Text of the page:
Would you consider sponsoring my birthday with a bottle of your elixir? The name of this shindig, you ask? “Barbecue, bourbon and blues.” The bourbon is where you come in; you will have a once-in-a-lifetime opportunity to be the purveyor of this fine patriotic liquid.

Everybody who is a who’s who (in my life) will be there. This will be a mega event hosted in my backyard attended by tens of low tens of my closest family — not all of my family but the ones I love enough to feed — and friends — not all of my friends since my wife’s family is Irish and fertile, and because, I don’t know if you’ve been following the news but, well, inflation.

This will be an opportunity to put your product in the hand of never before heard influencers who will be there.

For example, my mom may make an appearance. She is the biggest influencer in my life. To be clear, she might not bring her chancleta which was her preferred tool for influencing but she will be there for sure… maybe. The tools she uses now for influencing are more sophisticated like Hispanic mom guilt trips and those go with her wherever she goes. Like the wise Jon Kabat-Zinn says, “wherever you go, your mom’s voice is inside your head with you telling she is not upset, she is just disappointed in you.”

Now, you will not be alone in sponsoring this event. You will be in great company with other local distilleries. Granted, they have not responded yet and they don’t know it, but they are going to love sponsoring this event.

What is in it for you?

Well, first and foremost, at a time of unimaginable entitlement, you will have the satisfaction of giving without expecting anything in return.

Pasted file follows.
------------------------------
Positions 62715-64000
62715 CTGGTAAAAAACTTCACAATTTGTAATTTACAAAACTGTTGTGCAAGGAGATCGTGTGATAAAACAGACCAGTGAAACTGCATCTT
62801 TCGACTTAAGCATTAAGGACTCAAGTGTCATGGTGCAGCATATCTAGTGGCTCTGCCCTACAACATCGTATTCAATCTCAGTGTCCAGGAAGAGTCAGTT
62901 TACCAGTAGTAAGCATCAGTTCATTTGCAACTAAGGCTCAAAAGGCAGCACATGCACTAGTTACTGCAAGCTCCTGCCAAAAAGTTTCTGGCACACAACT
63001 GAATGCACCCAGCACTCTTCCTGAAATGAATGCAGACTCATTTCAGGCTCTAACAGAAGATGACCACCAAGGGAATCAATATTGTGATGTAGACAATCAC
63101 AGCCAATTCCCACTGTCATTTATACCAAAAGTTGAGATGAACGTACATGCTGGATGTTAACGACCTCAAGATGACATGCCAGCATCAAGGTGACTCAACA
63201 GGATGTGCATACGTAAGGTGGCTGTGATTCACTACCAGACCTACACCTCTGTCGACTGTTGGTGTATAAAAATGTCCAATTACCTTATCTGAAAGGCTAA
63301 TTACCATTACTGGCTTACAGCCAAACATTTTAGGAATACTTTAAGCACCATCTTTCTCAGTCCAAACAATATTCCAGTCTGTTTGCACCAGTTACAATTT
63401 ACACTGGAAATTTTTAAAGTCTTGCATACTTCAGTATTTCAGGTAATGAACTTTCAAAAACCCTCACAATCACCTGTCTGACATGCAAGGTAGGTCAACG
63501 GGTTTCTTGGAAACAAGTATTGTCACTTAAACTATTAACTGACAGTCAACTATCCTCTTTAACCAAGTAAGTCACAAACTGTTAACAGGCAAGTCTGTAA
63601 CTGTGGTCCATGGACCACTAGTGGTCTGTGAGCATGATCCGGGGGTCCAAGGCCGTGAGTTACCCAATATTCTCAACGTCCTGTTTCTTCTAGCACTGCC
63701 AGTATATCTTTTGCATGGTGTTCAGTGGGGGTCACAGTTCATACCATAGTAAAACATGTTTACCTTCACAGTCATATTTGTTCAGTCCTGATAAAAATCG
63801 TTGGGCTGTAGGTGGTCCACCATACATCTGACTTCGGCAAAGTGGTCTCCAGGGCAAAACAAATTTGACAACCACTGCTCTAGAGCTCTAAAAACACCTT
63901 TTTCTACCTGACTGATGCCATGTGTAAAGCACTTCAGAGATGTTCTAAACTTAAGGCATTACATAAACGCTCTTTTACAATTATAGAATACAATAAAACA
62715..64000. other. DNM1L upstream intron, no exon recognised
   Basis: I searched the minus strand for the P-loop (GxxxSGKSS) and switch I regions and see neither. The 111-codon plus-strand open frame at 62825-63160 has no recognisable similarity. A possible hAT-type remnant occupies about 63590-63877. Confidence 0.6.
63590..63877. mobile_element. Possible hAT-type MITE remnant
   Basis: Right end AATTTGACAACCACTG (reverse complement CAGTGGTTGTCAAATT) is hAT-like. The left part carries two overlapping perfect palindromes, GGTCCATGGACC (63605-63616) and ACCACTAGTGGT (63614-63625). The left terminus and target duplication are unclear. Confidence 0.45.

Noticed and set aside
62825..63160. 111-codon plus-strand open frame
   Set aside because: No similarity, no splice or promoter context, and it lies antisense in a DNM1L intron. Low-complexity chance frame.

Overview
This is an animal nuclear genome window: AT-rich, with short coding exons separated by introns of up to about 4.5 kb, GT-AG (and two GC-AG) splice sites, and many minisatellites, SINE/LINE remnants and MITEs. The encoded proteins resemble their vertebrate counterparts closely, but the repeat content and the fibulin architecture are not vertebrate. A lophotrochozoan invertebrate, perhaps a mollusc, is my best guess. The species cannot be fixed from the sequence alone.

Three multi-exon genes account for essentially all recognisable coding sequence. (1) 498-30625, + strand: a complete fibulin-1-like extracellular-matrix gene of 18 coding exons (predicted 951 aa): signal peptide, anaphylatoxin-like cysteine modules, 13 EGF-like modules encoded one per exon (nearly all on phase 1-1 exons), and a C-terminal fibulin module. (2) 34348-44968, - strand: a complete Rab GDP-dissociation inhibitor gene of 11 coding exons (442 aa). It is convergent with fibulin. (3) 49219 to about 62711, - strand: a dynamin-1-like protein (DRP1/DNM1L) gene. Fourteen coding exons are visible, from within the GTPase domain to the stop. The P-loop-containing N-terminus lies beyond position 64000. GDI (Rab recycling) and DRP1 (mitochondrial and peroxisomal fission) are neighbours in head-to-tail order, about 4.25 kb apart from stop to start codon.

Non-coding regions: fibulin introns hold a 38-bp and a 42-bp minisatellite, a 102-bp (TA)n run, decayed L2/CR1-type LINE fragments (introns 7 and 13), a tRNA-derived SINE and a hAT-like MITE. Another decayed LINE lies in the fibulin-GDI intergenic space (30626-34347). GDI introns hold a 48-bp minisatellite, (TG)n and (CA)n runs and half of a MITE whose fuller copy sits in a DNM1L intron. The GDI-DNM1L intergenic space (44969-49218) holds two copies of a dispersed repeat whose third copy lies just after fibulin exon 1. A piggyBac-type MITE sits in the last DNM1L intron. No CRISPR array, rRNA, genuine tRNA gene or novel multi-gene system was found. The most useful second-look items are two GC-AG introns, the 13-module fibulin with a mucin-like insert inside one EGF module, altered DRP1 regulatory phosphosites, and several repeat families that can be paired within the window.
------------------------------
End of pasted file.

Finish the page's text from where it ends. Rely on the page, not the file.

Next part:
You are welcome!

However, I’m very generous a man to let you walk away with only indulgent feelings of superior philanthropy and piousness.

No, no, no.

I will take pictures of your bottle by itself and post them on my Instagram, which is filled with important people like scammers, phishers, people I once walked by and waved at while in college, my distant cousins and women from exotic lands sliding into my DM telling me how handsome I am — which is not only true but also technically and objectively accurate.

Don’t worry. The pictures won’t have my knobby and twisted fingers blocking your name. I’ve learned my lessons from my 2019 cider-gate.

I will also write a small description of your whiskey.

My fans say my writing is all the rage. Well, my aunt says that, but she doesn’t speak English, which is the language I write in. The rest of my audience, all 8,000 of them across platforms, won’t say anything since they don’t like, share or comment on my content.

For the description, I will use the technique of comparing the liquor to a person. But only the nice attributes of that person as if in the honeymoon period, and I will refrain from using negative words like bitter, overbearing, or intransigent — even if true.

Also, given your knowledge of the whiskeys, please let me know if you know of one that mirrors my personality, “attention-seeking man-child with undertones of using humor as a maladaptive defense mechanism and peaty hints of Napoleonic complex tendencies and delusions of grandeur. Pairs well with berries, Emmenthal cheese, and awkward banter.”

If this proposal meets with your approval, I will gladly pick up my bottle at your fine establishment at a time that is convenient for you.

Awaiting your kind reply.

Always a fan,


I emailed seven local distilleries. How many people responded, you may wonder? Only one. They didn’t give me a bottle, but they gave me a tasting for two at their tasting room. This was a win for me since I wasn’t expecting anything.

The entire week before the event, I spent the entire time regretting sending that invite because after sending it, we got sick again. I kept asking myself, “Why do I do this to myself?”

In the end, my wife, my mom, my mother-in-law, and I rallied to get everything done, and we did. I was very happy it all came together.

So buy Spirit Works whiskey, visit them at the Barlow in Sebastopol if you are ever in the San Francisco Bay Area, and more importantly, read my shit. I’m always having fun with it. I hope you do, too.

No sigma: (almost daily) ((always short)) (((NEVER long))) Reflections on art, risk, and creative recovery.